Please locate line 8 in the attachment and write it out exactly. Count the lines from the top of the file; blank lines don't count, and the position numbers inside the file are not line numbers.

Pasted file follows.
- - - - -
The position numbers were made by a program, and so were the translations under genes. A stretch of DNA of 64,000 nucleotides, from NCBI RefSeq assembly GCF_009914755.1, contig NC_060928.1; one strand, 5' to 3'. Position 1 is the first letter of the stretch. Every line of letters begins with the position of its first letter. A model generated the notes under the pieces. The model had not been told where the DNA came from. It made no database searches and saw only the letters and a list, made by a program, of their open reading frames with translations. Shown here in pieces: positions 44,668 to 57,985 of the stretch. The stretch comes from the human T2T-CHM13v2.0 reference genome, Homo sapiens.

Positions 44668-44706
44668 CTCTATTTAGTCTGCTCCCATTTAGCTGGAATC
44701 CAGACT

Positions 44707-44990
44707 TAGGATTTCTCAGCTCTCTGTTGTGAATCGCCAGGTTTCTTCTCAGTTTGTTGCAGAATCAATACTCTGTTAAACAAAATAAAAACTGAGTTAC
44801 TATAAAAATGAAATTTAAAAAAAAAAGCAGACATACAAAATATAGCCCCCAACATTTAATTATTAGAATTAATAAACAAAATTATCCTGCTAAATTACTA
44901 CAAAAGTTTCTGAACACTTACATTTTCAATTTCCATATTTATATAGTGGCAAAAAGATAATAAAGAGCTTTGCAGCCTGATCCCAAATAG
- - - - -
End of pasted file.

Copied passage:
44901 CAAAAGTTTCTGAACACTTACATTTTCAATTTCCATATTTATATAGTGGCAAAAAGATAATAAAGAGCTTTGCAGCCTGATCCCAAATAG